On Saturday night, California representative Maxine Waters was in Brooklyn Center, Minnesota, where the former head of the Minneapolis suburb’s police union shot and killed a 20-year-old Black man, Daunte Wright, earlier in the week. Commenting on the other nation-captivating police killing in the metro area — the murder trial of George Floyd’s killer Derek Chauvin — Waters said that the protest movement has to stay energized if the fired officer is found not guilty.
“We’ve got to stay on the street, and we’ve got to get more active. We’ve got to get more confrontational,” Waters told reporters, when she was asked what would happen if Chauvin was acquitted. “We’ve got to make sure that they know that we mean business.” While the congresswoman has defended herself against a comment that was seized upon and exaggerated by Republican lawmakers — “I am nonviolent,” she said Monday — the sound bite could put the possibility of a guilty verdict in jeopardy.
On the day of closing arguments in the Chauvin murder trial, the former cop’s defense attorney tried to leverage Waters’s attention to motion for a mistrial. “We have U.S. representatives threatening acts of violence in relation to this specific case — it’s mind-boggling,” Eric Nelson said to Hennepin County District Judge Peter Cahill.
Though Cahill did not buy the suggestion that Waters was actively calling for violence, he did reiterate his wish that “elected officials would stop talking about this case, especially in a manner that is disrespectful to the rule of law and to the judicial branch and our function.” And while the judge denied the motion for a mistrial based on Waters’s sound bite — “I don’t think it has prejudiced us with additional material that would prejudice this jury” — he did suggest it could be a problem down the road. “I’ll give you that Congresswoman Waters may have given you something on appeal that may result in this whole trial being overturned,” he told Nelson. While cities throughout the nation have prepared to deploy the National Guard in advance of the decision in the trial, an overturned conviction would inevitably fuel demonstrations against police brutality and a lack of accountability in police shootings.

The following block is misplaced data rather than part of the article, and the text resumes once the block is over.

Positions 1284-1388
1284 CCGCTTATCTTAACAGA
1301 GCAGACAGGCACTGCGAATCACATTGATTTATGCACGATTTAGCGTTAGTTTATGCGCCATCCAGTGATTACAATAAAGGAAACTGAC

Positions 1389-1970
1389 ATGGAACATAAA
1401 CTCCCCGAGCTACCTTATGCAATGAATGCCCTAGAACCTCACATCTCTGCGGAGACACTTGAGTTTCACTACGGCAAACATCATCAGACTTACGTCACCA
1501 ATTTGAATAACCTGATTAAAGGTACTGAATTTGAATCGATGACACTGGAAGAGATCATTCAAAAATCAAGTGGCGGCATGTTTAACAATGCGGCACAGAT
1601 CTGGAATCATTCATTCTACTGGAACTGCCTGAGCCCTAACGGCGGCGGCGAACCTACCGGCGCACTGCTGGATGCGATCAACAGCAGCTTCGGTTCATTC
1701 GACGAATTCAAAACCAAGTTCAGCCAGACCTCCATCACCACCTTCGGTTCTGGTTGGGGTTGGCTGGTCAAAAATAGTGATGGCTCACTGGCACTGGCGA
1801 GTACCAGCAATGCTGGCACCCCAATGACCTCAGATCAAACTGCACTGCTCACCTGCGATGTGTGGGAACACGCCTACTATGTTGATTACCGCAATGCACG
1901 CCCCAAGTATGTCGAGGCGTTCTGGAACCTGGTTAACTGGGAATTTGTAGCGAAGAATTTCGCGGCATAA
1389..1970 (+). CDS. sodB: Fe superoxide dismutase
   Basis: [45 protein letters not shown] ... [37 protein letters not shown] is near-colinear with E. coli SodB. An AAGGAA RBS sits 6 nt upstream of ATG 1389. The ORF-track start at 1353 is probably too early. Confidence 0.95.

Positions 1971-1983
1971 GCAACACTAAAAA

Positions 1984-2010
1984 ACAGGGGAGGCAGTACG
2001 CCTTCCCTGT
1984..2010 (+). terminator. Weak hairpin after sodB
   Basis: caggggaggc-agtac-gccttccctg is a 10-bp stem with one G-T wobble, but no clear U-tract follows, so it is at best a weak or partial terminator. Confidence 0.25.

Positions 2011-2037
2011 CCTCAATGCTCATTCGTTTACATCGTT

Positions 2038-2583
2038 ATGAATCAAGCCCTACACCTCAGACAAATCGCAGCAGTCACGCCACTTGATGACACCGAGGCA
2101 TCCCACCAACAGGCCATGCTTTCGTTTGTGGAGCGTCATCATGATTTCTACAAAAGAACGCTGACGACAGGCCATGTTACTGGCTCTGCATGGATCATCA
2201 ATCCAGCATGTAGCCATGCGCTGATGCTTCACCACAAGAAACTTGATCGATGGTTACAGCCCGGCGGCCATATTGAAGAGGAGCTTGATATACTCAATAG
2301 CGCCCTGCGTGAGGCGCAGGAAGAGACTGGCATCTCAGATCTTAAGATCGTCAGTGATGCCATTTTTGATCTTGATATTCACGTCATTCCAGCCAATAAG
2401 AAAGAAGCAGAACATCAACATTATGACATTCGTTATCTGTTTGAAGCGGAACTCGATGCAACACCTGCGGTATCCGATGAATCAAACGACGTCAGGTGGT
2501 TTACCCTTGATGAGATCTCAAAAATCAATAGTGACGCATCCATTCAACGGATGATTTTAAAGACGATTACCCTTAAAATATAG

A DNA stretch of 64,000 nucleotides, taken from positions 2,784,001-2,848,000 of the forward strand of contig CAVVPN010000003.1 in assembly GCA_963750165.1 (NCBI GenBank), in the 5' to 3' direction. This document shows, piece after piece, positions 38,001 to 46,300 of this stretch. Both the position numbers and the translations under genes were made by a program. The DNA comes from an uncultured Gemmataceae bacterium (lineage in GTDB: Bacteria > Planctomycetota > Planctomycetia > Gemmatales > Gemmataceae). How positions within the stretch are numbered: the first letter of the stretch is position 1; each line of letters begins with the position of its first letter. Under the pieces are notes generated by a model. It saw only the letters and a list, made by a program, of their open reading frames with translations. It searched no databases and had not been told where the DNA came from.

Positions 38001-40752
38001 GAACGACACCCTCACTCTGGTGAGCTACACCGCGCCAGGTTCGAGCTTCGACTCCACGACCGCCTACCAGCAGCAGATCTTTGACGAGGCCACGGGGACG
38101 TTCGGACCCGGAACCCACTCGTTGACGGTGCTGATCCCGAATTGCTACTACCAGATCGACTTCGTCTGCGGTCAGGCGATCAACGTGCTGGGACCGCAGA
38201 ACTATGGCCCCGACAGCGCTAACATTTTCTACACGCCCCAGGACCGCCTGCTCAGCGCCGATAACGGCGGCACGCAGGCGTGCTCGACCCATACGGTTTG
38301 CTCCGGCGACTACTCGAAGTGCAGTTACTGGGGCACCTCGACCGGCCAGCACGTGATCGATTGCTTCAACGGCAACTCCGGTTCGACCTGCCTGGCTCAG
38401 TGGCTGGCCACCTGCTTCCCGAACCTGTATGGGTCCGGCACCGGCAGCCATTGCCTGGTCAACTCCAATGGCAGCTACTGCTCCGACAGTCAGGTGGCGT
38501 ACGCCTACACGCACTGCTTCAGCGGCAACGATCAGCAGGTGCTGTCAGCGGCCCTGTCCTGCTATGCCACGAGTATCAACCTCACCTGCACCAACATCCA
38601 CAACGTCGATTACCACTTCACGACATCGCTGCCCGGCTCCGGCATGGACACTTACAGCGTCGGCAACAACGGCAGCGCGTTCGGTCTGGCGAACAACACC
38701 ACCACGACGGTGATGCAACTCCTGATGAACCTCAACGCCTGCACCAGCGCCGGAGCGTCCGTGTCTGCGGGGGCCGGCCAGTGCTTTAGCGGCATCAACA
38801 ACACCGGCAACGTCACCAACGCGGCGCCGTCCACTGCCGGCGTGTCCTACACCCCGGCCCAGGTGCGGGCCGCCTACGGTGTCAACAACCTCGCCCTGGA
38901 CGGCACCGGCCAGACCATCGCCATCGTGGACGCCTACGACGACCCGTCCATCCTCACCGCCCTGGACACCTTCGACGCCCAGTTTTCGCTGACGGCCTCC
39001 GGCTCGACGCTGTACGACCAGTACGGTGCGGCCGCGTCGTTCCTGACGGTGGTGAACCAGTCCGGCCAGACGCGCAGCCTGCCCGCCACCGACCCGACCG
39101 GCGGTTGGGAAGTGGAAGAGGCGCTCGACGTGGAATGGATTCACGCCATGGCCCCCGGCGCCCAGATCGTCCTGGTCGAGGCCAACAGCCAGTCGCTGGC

Following closing arguments in the case on Monday, the jury is now deliberating over their decision on the charges against Chauvin, which include second-degree unintentional murder, third-degree murder, and second-degree manslaughter. On Monday, Judge Cahill told jurors to “plan for long and hope for short.”